So here’s how to get there:

The TLCRF80mins short-cut.

Off the M62 at junction 31 as if you’re going to Featherstone. Follow Pontefract Rd towards Featherstone as far as the roundabout at the new West Yorkshire Police headquarters - turn right and follow the A655 towards Wakefield for about 10 minutes until you reach the A638, Doncaster Road. Turn right at the lights and go under the railway bridges, the ground is on your left after about 300 yards. It takes just 50 minutes - so get yourself over there.

Details for your SatNav are
163-165 Doncaster Road, Wakefield WF1 5EY.

Sheffield have been poorly supported all season, so if  we can make some noise and ‘own’ the atmosphere, it’ll give the lads a massive boost! So let’s get there in numbers, out-sing the home support and get the lads over the line in style. No excuses - see you in Wakefield.

Sunday, 3 September 2017

Big-Hearted Hornets Pass the Stress Test

Hornets 16 - Swinton 8

In this most must-win of must-win games, Hornets produced a performance of composure, control and completion to squeeze Swinton out of a game so tight at times, you could hear it squeak.

Indeed this was a tense affair - the nerves palpable around the ground as both sides engaged in a first half resembling a game of chess: move for counter-move.

The game began ignominiously - Lewis Galbraith caught in possession on the last tackle, the victim of a clear and dangerous cannonball tackle by Bracek. Pulled late by the touch-judge, the incident was put on report by Mr. Smith. A weak cop-out.

Next set, though, Mr Smith eager to snag Hornets for a high shot.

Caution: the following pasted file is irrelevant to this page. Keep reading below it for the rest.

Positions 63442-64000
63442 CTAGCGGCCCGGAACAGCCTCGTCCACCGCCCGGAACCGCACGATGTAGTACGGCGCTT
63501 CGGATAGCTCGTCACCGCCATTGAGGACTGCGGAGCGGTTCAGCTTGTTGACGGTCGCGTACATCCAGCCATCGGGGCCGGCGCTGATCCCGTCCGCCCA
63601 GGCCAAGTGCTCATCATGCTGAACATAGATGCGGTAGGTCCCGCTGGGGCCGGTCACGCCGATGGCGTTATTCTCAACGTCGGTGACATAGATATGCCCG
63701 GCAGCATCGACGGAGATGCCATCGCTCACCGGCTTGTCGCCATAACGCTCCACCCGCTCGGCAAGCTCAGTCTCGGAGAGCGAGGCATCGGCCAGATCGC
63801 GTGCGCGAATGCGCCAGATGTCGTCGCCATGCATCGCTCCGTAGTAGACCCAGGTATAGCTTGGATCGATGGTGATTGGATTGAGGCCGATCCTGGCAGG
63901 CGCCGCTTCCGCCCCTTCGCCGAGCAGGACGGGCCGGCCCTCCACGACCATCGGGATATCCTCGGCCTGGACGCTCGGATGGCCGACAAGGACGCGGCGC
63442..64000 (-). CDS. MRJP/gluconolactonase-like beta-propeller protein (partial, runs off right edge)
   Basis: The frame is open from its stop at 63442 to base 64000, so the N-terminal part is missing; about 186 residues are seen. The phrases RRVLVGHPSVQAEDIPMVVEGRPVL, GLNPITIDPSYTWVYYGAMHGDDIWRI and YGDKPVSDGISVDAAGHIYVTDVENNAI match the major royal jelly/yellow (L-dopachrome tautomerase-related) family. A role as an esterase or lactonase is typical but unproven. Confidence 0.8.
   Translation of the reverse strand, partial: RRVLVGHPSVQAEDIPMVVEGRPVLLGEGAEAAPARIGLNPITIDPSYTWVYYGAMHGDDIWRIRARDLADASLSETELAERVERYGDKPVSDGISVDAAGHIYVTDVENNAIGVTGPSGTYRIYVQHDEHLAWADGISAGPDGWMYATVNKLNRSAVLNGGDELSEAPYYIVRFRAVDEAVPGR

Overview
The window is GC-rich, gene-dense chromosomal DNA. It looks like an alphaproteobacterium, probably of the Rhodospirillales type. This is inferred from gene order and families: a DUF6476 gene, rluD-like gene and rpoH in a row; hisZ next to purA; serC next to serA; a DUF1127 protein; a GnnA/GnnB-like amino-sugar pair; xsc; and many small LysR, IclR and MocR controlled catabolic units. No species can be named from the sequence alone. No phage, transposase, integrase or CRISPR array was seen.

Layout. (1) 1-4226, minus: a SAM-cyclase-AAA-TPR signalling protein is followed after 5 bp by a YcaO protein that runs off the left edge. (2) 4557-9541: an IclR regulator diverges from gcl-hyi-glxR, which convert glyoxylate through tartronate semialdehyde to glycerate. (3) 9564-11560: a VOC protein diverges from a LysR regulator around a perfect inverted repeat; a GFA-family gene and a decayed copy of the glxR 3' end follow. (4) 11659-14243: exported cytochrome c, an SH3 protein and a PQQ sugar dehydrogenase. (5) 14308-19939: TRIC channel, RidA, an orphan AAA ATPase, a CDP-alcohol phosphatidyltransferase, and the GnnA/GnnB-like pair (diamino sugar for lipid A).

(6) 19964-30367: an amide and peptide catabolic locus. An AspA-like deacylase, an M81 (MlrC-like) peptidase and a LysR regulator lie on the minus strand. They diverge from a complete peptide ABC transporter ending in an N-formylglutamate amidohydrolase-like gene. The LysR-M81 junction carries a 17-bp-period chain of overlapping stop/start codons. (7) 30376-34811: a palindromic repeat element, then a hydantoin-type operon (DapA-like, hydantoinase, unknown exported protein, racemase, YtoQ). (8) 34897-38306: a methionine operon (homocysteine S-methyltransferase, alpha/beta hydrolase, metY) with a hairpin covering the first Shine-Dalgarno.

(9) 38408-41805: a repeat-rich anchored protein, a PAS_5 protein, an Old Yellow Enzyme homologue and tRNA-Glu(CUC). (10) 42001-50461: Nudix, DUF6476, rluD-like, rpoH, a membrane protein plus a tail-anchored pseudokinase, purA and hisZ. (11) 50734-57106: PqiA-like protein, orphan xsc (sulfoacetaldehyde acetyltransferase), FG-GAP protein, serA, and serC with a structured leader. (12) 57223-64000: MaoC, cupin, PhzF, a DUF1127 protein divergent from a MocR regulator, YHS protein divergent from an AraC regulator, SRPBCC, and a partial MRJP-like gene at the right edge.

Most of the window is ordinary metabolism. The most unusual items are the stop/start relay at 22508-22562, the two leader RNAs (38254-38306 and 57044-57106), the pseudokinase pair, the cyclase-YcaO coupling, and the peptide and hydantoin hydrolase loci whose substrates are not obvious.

Swinton elected to go aerial at the first opportunity, but Chris Riley was rock solid under the bomb - grabbing a penalty for contact in the air for good measure. Hornets reciprocated in the next set - the outcome identical. Swinton’s response was to cough the ball almost immediately. Hornets’ possession - the outcome identical. Nerves on show.

On 11 minutes Swinton were handed a penalty for a late shot and Hankinson made no mistake from the tee. Five minutes later Hornets rewarded similarly after Danny Yates was flattened after a kick. Yates off the floor to even the scores at 2-all.

Having begun under tension, the game was then deprived of all remaining slack, as both teams worked hard to gain advantage.

On 25 minutes Swinton came up with the error, but Dec Kay’s kick and chase into the in-goal was defused with little trouble. Then a pause in proceedings as Swinton full-back Butt was put on report for off the ball contact with Ant Walker, who was lying injured at the time.

Hornets continued to play what little lucid football was on offer, but when Matty Hadden rose to play the ball with defenders crawling all over him, Mr Smith gave Swinton the penalty. Puzzling.

Hornets responded with some gritty defence: Gav Bennion the man on the spot to snuff out a last tackle kick and bring the ball away.

The game edged towards half-time with two rare chances. First Hornets sweeping the ball wide to Kev Penny who was bundled into touch as he stretched his arm around the corner post; then a Swinton kick to the corner, Bergal adjudged offside.